Our son will be entering the 11th grade next year and I’m not sure he is ready. Most of the kids I see at his school seem to act a lot more mature than he does. Is this something I should be worried about?
Maturity has a wide range in age. The 11th grade could be your son’s year. You may be surprised at how much he changes over the next few months — especially with some help from you along the way.
Nothing works on teen maturity like real responsibility. The type of responsibility can vary, but it does need to be meaningful and require your teen to make some serious choices in behavior.
One thing to do is to have him get a summer job. Because you want to help your son mature, the best kind of summer job would put him with adults and others who are more mature than he is. The most common jobs for teens, such as fast food service or cashier at the mall, are probably not the best choices. Too often the fast food and mall culture is not a mature environment. Working in an office as an assistant, or helping adults work with younger children may be better job choices.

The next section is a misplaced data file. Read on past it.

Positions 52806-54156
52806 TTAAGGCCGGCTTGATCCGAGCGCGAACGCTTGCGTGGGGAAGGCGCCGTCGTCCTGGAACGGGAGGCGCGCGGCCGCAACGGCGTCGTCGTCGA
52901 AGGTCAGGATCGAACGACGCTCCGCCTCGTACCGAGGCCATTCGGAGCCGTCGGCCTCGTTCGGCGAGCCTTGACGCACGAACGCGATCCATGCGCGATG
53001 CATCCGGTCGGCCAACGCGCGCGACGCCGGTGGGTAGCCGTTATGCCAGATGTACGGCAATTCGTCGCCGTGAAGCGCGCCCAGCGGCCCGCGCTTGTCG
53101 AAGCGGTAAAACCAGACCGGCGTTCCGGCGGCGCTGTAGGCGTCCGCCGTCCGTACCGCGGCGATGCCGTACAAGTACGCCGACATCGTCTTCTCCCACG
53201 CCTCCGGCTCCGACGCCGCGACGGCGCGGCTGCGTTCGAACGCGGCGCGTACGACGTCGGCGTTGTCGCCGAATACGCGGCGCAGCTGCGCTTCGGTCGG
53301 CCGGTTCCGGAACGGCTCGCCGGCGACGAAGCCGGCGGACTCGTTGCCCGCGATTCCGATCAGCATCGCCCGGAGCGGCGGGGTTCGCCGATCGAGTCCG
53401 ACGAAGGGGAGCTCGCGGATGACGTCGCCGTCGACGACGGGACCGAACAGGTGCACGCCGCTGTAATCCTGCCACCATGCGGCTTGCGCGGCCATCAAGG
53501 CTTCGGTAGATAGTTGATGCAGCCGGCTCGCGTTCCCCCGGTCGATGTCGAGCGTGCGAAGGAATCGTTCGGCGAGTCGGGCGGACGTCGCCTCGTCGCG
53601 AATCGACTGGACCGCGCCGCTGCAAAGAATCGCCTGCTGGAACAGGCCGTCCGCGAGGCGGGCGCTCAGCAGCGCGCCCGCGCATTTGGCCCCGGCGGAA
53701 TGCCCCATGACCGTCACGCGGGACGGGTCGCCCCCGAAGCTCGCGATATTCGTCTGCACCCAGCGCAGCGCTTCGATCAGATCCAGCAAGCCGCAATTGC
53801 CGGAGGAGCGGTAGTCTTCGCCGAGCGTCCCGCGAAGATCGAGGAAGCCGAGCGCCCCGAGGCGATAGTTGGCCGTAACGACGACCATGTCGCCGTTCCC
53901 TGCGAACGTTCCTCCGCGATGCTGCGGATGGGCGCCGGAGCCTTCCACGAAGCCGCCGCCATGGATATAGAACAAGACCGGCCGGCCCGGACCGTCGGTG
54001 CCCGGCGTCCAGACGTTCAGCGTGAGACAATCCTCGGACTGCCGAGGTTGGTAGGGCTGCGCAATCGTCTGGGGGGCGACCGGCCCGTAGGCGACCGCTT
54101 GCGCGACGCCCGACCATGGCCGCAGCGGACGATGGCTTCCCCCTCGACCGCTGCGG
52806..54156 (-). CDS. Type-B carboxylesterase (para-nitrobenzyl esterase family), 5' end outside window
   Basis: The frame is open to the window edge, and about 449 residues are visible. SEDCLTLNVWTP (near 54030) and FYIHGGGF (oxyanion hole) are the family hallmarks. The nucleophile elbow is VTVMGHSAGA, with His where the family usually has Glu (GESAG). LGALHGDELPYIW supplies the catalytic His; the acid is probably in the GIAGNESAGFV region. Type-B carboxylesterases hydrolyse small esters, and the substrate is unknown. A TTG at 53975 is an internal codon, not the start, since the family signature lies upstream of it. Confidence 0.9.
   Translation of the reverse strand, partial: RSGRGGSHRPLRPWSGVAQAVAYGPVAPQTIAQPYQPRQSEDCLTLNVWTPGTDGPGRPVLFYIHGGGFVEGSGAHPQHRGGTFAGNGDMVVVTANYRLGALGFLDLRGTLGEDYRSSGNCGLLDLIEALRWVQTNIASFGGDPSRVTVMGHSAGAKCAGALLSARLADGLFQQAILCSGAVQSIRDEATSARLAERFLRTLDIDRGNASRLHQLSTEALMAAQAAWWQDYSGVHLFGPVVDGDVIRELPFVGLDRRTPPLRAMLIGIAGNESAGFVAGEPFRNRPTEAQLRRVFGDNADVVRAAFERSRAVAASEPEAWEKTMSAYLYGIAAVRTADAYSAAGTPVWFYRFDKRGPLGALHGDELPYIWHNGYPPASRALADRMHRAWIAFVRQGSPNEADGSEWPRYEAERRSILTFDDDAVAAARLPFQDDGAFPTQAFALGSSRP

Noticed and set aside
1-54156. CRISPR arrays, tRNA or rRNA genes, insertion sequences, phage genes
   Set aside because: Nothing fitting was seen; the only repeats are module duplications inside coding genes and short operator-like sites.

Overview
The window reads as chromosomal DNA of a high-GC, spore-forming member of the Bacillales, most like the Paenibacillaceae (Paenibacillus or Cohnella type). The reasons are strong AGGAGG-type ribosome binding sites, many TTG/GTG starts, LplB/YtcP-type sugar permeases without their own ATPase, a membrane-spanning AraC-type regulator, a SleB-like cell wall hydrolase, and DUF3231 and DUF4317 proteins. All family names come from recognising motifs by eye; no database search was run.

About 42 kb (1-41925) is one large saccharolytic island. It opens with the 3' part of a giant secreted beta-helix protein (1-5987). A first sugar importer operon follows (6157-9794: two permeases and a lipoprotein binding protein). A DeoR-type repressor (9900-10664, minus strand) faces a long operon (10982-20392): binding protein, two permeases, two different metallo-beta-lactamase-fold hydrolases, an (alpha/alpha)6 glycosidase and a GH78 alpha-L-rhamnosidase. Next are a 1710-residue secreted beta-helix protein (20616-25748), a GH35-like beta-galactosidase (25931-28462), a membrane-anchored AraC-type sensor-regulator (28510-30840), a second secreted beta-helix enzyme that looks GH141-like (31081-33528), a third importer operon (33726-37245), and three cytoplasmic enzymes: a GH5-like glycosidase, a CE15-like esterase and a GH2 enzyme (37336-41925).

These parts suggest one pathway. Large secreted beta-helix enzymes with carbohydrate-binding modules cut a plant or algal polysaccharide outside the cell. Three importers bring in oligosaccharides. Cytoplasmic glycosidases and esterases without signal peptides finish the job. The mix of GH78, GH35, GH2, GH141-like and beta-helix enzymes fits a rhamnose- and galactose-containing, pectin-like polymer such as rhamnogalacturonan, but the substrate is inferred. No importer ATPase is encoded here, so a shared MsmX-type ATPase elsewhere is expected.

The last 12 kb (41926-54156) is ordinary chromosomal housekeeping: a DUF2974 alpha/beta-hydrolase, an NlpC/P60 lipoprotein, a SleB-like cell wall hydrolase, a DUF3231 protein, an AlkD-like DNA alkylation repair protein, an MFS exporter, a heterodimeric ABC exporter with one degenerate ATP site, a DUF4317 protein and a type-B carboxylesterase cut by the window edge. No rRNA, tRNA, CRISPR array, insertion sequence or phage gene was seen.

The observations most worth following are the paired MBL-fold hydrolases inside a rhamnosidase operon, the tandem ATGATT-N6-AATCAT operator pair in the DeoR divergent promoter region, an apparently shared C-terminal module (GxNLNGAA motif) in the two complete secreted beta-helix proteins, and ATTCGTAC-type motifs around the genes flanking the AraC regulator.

If a paying job is not available in the area he needs, look into volunteer work. Developing maturity does not need a paycheck. Tutoring in summer school, working with parks or summer camp programs may serve the same purpose. In the ideal situation he would get some training from adults as part of the job.
Another way to help guide him toward more mature behavior is to set some goals. Over the summer ask him about his post high school plans. He really should have some ideas of what he wants to do by now. Talk to him about colleges, careers and the college entrance exams he may need to take in his junior year. Help him figure out his classes for the next two years to see that he is taking the courses he needs.
Maturity can be scary for some teens. The responsibilities are not always welcome. Tying the new responsibilities to new freedoms may help too. Extend curfews a bit. Comment when you see him make thoughtful choices and perform difficult tasks. He may also benefit from membership in extracurricular clubs or associations.
His junior year can be one of the most enjoyable of high school. He will be exploring new social and academic areas, but still have another whole year before facing the big graduation finale. If he still worries you when school starts in the fall, talk to a school counselor. In the meantime, you may want to check out the Development Tracker for Eleventh Grade to get even more insight into the junior year.